Rescuing A Poor Performing VMware Virtual Infrastructure

Rescuing Slow VM Performance

Does your VMware vSphere Environment require First Aid?

Rescuing A Poor Performing VMware vSphere Virtual Infrastructure

About 4 years ago I was hired by a firm to help rescue their VMware infrastructure. Though they had everything any top performing VMware environment needed for success, including a VMware TAM, it just wasn’t meeting customer requirements for performance.

The job began with me interviewing frustrated developers who demanded I move them off slow VMs back on to physical servers ASAP, “Get me off this VMware crap, now!” It was my job to calm them down and reassure them we were going to fix the slow VM problems.

Helps On The Way!

After about a week the problems were getting clear to me: mixed matched combinations of server hardware, poorly configured storage, oversubscribed network with backup running on the same switches (VLANs) and poor VM configuration and lack of knowledge and expertise.

Basically it was the typical story I’ve seen many times when the free version of ESXi turns deadly.

VMware is really an awesome technology if it’s set up right.

Unfortunately most companies for years have been deploying into an already badly designed infrastructure then expect VMware to somehow improve server performance while at the same time saving money. Adding VMware or any other hyper-visor product will only highlight the issues that already exist: bad storage, network, design and build practices. An unwillingness to change the way things are done in storage and network management will doom your virtual infrastructure real fast.

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  1. First start by getting help from someone with expertise in the virtual infrastructure space. Normally this will be a 3rd party VMware Engineer that is not defending their own bad practices.
  2. Do an inventory and technical analysis on everything that VMware leverages: how networks are setup, VLAN configuration, firewalls, backup traffic, storage types, configuration, spindle count, drive sizes, RAID configurations, LUN sizes, Brocades, what shares the same storage and network equipment. Then start on server hardware: model, type, brand, CPUs, memory, blade or not blade, firmware, HBA, NICs. Finally – what VMware ESX/I versions are being used: patch level, VMtools and VM configuration, etc.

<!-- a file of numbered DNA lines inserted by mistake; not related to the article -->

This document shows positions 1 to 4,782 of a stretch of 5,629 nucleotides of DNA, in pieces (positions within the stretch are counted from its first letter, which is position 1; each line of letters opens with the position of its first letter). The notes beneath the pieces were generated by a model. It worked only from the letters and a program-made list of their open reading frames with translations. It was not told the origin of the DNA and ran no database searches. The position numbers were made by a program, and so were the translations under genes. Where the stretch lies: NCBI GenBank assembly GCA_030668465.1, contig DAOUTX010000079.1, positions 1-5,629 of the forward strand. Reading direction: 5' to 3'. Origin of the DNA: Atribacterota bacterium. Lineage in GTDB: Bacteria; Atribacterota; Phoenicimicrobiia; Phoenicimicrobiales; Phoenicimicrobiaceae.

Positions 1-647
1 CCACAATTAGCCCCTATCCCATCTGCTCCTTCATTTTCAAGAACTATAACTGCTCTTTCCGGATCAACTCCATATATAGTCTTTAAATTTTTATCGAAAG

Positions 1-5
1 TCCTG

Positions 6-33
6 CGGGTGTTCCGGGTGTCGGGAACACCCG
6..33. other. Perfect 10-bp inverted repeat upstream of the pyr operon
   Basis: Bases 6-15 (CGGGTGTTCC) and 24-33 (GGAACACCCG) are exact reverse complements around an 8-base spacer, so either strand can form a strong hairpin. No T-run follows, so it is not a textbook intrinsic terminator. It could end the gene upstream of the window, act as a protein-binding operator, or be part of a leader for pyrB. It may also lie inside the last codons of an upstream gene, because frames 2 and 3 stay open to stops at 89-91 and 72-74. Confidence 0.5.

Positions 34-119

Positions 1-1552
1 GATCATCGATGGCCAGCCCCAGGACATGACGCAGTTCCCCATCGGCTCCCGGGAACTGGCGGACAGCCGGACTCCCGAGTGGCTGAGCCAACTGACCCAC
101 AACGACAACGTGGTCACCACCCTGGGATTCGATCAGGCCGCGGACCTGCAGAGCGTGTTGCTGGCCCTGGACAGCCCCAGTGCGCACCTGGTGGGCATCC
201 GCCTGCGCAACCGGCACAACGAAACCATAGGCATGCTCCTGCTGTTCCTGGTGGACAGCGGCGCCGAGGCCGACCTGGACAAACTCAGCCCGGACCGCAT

3. Now decide what the long-term expectations are for this VI environment. For example, do you plan to virtualize everything, possible? If so, then it’s time to think about dedicated resources that are only used for virtualization. No more shared networks and storage environments.
  4. Redesign for the future and start migrating to a new tested, validated and standard virtual infrastructure that uses best practices for virtualization. Note: Ignorance is the enemy and allowing system, network or storage administrators to do foolish things will cause poor performance, outages and down-time.

A well performing virtual infrastructure is standardized, and in my experience, is scalable by adding more of the same blocks of capacity (example only: cluster of 4 hosts, using 4 terabytes, with networks the same and VM configurations following a documented and test design). Note: Try to stay away from one-off requests, if possible.

An unwillingness to change the way things are done in storage and network management will doom your virtual infrastructure real fast.

Diagnosing Slow VMware VMs

The worst environments are normally a result of leaders and teams doing dumb things requested by ignorant managers or executives. Here’s my suggestion on how to solve this.

  1. Get your vendor partners to come in and do lunch-and-learns or training sessions to help educate staff on products.
  2. Make sure you ask them  plenty of good thought-out questions about what the risks, or disadvantages are, of doing things that are questionable.

Hopefully your vendors will be honest when answering your questions (some may hold back because they sense what you are doing).

SOW for a Health Check

If worst comes to worst, call VMware and get a SOW worked out to have someone do a health check on your vSphere environment. I never understood this but executes find bad news more believable when it comes from a 3rd party.

Your turn to share tips and comments on how to tune and tweak a poor performing VMware and get rid of slow VMs?

 

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